I get a lot of questions about progressives on the site, and so I thought it might be a good time to round up some of the facts about progressives that come up a lot, and in the process I’ll mix in a few questions I’ve received about them to lead into the topics.
1. The Size of the Progressive (Usually) Doesn’t Indicate When It’s Going to Go Off
Hi, I have a question about Dancing Drums (regular). I know that on a 1c machine, the major starts at $800. So, yesterday, I was pretty surprised that there was 1c machine and the major was at like $1565…. do you think the odds are a lot greater (if at all) when the major is this high? I swear I have read before that some machines have a certain max out point where they need to pay out (not talking about the ones that openly state ‘must hit by’ when playing)….
A progressive will grow until it either hits a max-out point (whether by design, or by casino setting in certain cases), and/or it’s won. The chances of winning a traditional progressive doesn’t change when the value goes up. As such, most progressives don’t have a point they must hit, and a high number doesn’t indicate a progressive is due to hit.
The only time a progressive is a Must Hit By progressive is when it says so on the machine. Aside from clearly articulating the rules of the machine, manufacturers want players to know it works that way so it encourages more play as the number slowly approaches the upper end.
And Must Hit By progressives will be the only exception to the rule – the closer a Must Hit By progressive gets to the top end, the more likely it is to go off, simply because there’s less distance to reaching that top number, and so the odds of it going off over time will improve. Of course, not all Must Hit By progressives are made equal, so it helps to know how a particular manufacturer handles them to know what your chances are.
2. Accordingly, Players Should Always Pick the Highest Progressive Available for a Given Game
If the odds are the same regardless of what the progressive is set at, presuming all else equal (same game, same denomination, etc.), it’s always in the player’s best interest to sit down at the highest progressive available. That way, if you do win the progressive, you’ll win a bigger prize instead of a smaller prize.
You never know when you’re going to win a big progressives. As this was published I’ve won a few majors and a single grand, and they always seem to come out of the blue. Because I chose well, one of those majors worked out to be a handpay, because the bank of games had both a mini and a major well above the normal size, which caught my eye and led me to sit down and play (for the mini, ironically, but I got that one too).
3. Progressive Chances Tend to Increase With Bet
When selecting the coins on the progressive picking screen for a game like Dancing Drums, do you have to bet the maximum (880 credits) in order to win the top jackpot or can you win the jackpot on a minimum bet (88 credits).
While there are certainly games that require you to max bet to be eligible for progressives (I’m looking at you Quick Hit series), most games give you access to the progressives at any level. However, the size of your bet does factor in to your chances of winning a given progressive. Generally speaking, the higher your bet, the more likely a progressive will come out. It’s traditionally handled one of two ways:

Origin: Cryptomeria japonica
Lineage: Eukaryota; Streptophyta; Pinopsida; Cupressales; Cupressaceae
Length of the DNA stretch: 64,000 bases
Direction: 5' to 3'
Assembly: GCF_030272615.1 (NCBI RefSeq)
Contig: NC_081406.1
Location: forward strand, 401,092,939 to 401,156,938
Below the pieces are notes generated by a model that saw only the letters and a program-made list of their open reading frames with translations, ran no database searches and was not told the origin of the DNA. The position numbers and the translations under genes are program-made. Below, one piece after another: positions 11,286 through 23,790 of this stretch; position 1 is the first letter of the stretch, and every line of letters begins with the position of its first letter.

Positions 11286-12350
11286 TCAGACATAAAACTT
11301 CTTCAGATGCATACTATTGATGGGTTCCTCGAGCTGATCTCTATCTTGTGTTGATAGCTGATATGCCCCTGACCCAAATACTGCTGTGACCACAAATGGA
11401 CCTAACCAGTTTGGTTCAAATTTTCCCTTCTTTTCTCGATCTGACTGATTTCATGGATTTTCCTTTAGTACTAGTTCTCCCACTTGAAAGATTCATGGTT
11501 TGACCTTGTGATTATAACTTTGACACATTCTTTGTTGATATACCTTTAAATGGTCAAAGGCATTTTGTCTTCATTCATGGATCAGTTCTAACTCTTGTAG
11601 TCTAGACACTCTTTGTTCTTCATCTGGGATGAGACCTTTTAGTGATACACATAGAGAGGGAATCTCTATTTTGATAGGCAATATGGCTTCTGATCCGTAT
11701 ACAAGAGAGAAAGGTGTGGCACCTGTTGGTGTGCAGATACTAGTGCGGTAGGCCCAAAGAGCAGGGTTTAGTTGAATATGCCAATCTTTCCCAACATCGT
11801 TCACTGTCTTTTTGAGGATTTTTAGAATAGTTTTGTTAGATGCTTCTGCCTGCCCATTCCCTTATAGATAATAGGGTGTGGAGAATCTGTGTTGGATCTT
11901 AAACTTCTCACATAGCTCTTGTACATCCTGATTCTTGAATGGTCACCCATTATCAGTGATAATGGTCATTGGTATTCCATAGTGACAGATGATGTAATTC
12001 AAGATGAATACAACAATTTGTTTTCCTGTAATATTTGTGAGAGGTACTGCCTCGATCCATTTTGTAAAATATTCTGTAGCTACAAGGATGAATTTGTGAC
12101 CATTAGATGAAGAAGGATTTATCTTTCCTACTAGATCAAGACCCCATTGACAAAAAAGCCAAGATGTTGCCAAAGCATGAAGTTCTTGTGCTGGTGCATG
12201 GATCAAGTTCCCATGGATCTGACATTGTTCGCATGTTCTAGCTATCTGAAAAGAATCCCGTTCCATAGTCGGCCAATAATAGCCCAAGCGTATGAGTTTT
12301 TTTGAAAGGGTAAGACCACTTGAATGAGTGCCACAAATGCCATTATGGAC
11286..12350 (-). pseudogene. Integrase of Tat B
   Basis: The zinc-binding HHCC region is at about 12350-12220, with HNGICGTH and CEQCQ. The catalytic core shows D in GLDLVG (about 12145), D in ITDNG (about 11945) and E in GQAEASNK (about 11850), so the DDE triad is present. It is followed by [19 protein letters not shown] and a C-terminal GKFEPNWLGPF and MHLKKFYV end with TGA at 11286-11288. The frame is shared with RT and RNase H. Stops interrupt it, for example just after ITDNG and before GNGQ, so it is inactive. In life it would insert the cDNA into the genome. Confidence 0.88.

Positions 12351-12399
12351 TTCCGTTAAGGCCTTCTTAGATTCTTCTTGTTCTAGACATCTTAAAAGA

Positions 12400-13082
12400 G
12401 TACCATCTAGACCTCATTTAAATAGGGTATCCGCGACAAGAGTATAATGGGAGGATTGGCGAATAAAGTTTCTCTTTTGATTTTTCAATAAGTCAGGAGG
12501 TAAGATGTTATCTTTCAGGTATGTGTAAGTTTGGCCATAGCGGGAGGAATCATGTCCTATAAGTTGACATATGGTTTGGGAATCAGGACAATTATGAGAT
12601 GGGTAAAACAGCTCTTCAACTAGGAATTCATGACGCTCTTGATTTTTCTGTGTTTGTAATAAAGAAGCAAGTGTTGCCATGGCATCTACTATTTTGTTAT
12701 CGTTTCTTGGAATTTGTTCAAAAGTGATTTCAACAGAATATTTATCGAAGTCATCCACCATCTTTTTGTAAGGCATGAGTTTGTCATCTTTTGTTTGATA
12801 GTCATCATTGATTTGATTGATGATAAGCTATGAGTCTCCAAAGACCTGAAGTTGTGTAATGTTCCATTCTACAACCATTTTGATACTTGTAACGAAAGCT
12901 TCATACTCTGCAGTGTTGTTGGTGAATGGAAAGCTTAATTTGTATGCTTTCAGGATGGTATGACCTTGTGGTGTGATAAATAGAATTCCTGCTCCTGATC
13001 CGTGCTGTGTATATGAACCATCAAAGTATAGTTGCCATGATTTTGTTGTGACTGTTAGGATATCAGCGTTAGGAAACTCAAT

- As your bet increases, the odds of a progressive dropping will increase, generally proportionally. This is the standard model for link-type games with a hold and spin component.
- Your chances of a progressive landing in any given pick bonus (usually predetermined pick) is the same, but as you bet higher, your chances of getting to pick increase, so while any one bonus odds are the same, you get more tries, thereby increasing your overall chances due to frequency. This is standard in games where you pick for your progressive.
There are probably other ways this is or can be accomplished, but these are the two I see with the most frequency.
4. Flat Progressives Aren’t Progressives
Sometimes casinos will fix progressives to be flat. Other times game makers will show four or more “jackpots” and some will be flat prizes. At that point they’re not progressives. Players can and should evaluate this in the grand scheme of things.
If a progressive isn’t going up (and isn’t maxed out, where it’s built up value and has numbers larger than other games of its type in the casino), it’s generally costing you as a player a bit in terms of the overall payback of the game, as a game designer usually places some small, but meaningful percentage of the overall payback into those progressives and how they grow over time.
In the case of flat progressives on games like Lightning Link, the word Mini and Minor are replacing credit prizes that would have simply been represented by a number – they’re not a prize to really truly get excited about.
So as a player it’s important to evaluate the game and know what those flat numbers mean – are all the machines like that in the casino? If not, play ones that aren’t fixed. And don’t go chasing “progressives” that aren’t really progressives if there are better opportunities elsewhere.
5. Progressive Games With Bags, Pots, Fireworks, Etc. Aren’t Telling You if A Game is Due to Hit
It’s increasingly common for a game to have one or more accumulators, that is, visual elements that grow and evolve as you play a game. Psychologically, it encourages many to play a game as it feels like a game is getting closer to a bonus. Instead, it’s more of a historical indicator of how long it’s been since a bonus has hit.
However, past performance doesn’t predict future results on a slot machine. The chances of a progressive win are no different from one spin to the next, presuming all else being equal (bet size and so on). So don’t get sucked in by those elements promising a bonus or a chance at a progressive, as it doesn’t guarantee anything.